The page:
Director: Gerard Johnstone
Writers: Gerard Johnstone
Cast : Stars: Morgana O’Reilly, Rima Te Wiata, Glen-Paul Waru
Genre: Comedy, Horror, Mystery
Horror movies have this knack of embodying the bests of diverse genres. Often done to good effect but lately been plagued by rehashed and derivative content, they have stagnated a bit since the early 2000s. All’s not glum for perhaps the most reliably profitable genre in filmmaking as genuine and original pieces of work are in resurgence. While a lot of praise has to be heaped on the Arri Asters and Sophia Takals of today, we are looking at a far less viewed entry in the genre that deserves a cult status in its own right. An indie flick nevertheless, with production values rivalling big studio contemporaries, Housebound is a 106-minute thrill ride laced with earthy humour and spooks all the way.
Reminiscent of the Hitchcockian masterpiece Rear Window and it’s modern take Disturbia, the movie takes pride in poking fun at conventional horror tropes with brazenly paced wry humour throughout the runtime. The characters are vivid, clumsy, and most assiduously relatable, and not the dumbo bimbos, the average horror movie fleshes them out to be.
Morgana O’Reilly as the protagonist has a lot going for her adorable albeit finicky presence, as she finds herself in house arrest following the events of failure of a petty crime. Adjudicated into lockdown with a mother she shares a tumultuous relationship with, and a stepdad she has no regard for whatsoever. Yet there is a striking case to vouch for her as she goes about investigating her mother’s claims of the house being haunted. The slew of supporting characters lighten up the not so dilly dally atmosphere by easing the tension with their comedic overtures. Miriam, the mother and Amos, the adorable security agent in charge of ensuring Kylie’s house arrest, add gravitas to an already impressive setup.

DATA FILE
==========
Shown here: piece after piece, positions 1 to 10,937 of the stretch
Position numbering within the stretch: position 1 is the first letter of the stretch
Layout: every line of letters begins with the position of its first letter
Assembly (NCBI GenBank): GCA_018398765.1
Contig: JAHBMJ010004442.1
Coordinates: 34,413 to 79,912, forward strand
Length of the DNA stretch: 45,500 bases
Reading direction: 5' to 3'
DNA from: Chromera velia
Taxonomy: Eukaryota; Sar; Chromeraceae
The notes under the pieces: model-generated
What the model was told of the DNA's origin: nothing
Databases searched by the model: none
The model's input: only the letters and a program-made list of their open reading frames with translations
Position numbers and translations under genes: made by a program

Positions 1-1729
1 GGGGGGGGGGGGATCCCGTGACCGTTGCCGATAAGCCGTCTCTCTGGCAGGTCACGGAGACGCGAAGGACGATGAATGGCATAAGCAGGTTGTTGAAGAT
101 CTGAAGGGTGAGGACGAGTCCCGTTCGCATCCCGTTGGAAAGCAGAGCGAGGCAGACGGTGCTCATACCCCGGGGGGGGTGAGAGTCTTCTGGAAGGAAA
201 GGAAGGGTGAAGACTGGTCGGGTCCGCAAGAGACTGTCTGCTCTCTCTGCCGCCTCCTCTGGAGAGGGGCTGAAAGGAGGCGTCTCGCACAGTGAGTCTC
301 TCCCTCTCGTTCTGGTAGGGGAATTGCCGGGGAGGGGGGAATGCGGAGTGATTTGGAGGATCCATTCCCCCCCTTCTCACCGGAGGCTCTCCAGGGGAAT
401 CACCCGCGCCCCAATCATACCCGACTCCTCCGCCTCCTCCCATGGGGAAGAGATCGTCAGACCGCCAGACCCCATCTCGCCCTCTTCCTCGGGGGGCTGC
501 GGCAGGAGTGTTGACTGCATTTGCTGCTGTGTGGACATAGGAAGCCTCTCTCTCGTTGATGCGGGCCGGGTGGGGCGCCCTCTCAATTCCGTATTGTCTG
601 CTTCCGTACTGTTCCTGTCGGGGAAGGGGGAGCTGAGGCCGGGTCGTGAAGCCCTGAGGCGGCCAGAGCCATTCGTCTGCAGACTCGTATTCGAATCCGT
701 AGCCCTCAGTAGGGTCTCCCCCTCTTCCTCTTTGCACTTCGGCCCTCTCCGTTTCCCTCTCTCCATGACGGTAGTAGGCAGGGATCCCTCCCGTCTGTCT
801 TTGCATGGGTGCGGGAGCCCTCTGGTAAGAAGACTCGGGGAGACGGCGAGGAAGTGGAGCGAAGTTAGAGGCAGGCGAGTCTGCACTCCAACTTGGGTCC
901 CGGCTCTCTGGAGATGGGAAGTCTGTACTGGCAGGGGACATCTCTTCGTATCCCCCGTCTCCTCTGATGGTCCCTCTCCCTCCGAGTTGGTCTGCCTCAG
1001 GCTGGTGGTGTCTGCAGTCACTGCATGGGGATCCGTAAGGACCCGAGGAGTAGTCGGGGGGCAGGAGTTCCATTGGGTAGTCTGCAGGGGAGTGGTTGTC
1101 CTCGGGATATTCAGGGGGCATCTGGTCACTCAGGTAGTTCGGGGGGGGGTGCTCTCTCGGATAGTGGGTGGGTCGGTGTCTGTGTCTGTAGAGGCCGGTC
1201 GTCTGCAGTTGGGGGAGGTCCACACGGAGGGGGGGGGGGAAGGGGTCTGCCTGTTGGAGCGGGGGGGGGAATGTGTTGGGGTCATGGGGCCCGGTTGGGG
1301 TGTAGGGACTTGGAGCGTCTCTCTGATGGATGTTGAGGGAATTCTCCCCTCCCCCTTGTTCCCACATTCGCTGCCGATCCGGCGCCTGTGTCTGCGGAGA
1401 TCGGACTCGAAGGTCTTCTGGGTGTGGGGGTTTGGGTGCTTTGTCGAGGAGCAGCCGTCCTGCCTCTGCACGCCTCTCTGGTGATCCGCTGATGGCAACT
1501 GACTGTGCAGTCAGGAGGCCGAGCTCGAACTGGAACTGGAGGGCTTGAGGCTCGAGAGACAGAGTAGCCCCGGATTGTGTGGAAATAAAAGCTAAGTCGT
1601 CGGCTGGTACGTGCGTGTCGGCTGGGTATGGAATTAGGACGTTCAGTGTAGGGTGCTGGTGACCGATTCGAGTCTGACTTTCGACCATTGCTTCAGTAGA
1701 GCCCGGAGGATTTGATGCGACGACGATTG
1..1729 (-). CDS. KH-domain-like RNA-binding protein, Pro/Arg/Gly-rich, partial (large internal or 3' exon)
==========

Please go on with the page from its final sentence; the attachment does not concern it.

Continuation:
The plot has a lot going for it with a premise hastened by paranormal heebie-jeebies unto gripping suspense – spewing jolts. This is not a movie to go blithely about its ways and is surely not for people who like their movies slow and mellow. Despite mostly featuring scenes within the confines of the house (House-“bound”, says much eh?), there’s much air in direction to not suffocate with a lack of space. Made on a minuscule budget, even for a horror movie, the cinematography is no less than that of your next-door Conjuring film.
Subtly edited and eruditely framed, Housebound is a must-watch even for viewers who are not a fan of the genre. The constant bickering between the characters in itself is something to be enjoyed, as they go on about the whodunit at the centre of the story.
It is funny, kickass, spooky, and for good measure bloody bloody.
Verdict: 6/7 stars